Possession of a power of attorney is sufficient authorisation if it confers on the recipient authority to do anything that he or she can lawfully do on behalf of a person as an attorney.

The representative must be able to provide a written document conferring a general power of attorney to act on behalf of a person, or a power of attorney to act on behalf of a person for child support purposes. DHS will accept as a representative someone who is able to provide this documentation.

An administrator or financial manager may be appointed (by a court or a tribunal) if a person has a condition which renders them incapable of making decisions. An administrator or financial manager may be given full or limited powers and the extent of the power will be fully set out in the relevant order.

Where such an order covers child support matters of a parent, the decision of the administrator or the financial manager is taken to be the decision of the parent. In these cases, DHS will be dealing with the appointee only and not the parent.

Representatives with ordinary authority have been authorised by a person to act on their behalf. They could be the solicitor of the child support parent, their partner, friend, or any third party authorised by the parent to act on their behalf, including Members of Parliament and their electorate staff making representations on behalf of their constituent. An authorised representative does not need to be an individual but can be an organisation or a position within an organisation. For example, a parent who is in prison may authorise the social worker of the particular prison to be their representative. It should be noted that the Commonwealth Ombudsman does not act as a representative. The Ombudsman is authorised by legislation to investigate the administrative actions of Commonwealth agencies (6.3.3) including DHS.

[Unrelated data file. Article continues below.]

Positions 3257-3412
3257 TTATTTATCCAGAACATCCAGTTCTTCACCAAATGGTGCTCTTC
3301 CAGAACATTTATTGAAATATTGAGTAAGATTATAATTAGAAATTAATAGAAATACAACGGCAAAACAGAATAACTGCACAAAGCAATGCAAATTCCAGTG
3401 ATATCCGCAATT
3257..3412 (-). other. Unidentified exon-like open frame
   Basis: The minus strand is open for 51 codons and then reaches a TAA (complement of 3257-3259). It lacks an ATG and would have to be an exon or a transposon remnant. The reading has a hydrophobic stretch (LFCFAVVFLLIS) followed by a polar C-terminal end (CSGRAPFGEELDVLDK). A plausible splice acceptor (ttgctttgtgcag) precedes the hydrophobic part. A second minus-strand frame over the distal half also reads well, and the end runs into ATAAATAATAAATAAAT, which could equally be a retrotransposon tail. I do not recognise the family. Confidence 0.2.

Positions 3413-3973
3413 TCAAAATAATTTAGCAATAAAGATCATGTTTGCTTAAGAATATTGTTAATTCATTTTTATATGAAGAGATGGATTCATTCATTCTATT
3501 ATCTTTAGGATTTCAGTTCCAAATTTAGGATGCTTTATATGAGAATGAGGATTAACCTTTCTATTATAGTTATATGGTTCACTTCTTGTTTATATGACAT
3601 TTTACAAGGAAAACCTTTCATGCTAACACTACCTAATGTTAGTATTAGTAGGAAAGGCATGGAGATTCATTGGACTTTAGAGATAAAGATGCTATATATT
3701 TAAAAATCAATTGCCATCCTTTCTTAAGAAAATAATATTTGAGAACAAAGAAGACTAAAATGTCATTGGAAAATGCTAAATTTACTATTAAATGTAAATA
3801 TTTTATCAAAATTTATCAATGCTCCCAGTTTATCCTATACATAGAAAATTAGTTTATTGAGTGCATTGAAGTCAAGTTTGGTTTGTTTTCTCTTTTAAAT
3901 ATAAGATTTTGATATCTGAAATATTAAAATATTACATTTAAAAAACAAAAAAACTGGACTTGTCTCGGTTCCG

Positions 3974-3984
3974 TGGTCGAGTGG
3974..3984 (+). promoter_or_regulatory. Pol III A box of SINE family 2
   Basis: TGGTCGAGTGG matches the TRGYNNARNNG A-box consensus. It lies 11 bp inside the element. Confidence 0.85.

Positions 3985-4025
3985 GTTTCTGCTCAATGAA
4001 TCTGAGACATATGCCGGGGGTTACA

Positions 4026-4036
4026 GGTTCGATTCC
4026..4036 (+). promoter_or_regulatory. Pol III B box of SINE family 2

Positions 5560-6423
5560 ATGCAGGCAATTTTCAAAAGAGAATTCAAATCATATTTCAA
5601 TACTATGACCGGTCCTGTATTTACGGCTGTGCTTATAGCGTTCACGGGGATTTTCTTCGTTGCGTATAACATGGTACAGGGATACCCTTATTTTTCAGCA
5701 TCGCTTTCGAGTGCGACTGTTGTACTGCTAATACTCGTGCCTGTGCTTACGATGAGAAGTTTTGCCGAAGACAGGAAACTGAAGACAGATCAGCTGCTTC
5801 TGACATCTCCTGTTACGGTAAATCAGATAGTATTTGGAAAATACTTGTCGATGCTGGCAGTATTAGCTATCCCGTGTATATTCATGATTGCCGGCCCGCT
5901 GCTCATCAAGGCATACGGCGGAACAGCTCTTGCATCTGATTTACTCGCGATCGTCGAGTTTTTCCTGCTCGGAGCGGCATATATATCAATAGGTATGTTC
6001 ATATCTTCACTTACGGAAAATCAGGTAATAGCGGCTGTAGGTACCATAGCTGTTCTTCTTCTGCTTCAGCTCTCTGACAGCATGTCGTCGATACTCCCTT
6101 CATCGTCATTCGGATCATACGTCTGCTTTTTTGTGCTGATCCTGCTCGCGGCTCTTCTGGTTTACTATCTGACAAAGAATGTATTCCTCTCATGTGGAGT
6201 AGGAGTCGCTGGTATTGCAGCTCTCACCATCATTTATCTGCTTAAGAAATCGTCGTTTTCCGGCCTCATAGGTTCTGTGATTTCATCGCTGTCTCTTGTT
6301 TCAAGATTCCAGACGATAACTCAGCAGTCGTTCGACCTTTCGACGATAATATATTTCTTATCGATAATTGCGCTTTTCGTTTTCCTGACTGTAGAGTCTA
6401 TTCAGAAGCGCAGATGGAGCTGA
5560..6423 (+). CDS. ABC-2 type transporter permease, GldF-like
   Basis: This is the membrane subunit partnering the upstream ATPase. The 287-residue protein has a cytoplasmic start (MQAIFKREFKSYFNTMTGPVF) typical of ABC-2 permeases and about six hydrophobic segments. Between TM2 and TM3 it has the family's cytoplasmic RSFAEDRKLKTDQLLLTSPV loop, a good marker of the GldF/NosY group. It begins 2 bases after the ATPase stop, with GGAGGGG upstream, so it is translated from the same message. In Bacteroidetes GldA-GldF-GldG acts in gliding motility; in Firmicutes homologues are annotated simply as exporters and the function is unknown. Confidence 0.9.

DHS must be satisfied that a representative has authorisation from a person to represent them in child support matters. For example, tax agents can act on behalf of a parent in relation to their taxation affairs, but would not generally represent their clients in child support matters.

A representative can be authorised by the parent to talk to DHS on a single occasion by handing over the telephone, or they can give that authorisation to DHS in person. DHS will require written authorisation if the arrangement is to continue. DHS may also collect identity information for the representative, and assign an identification number, to verify the representative's identity.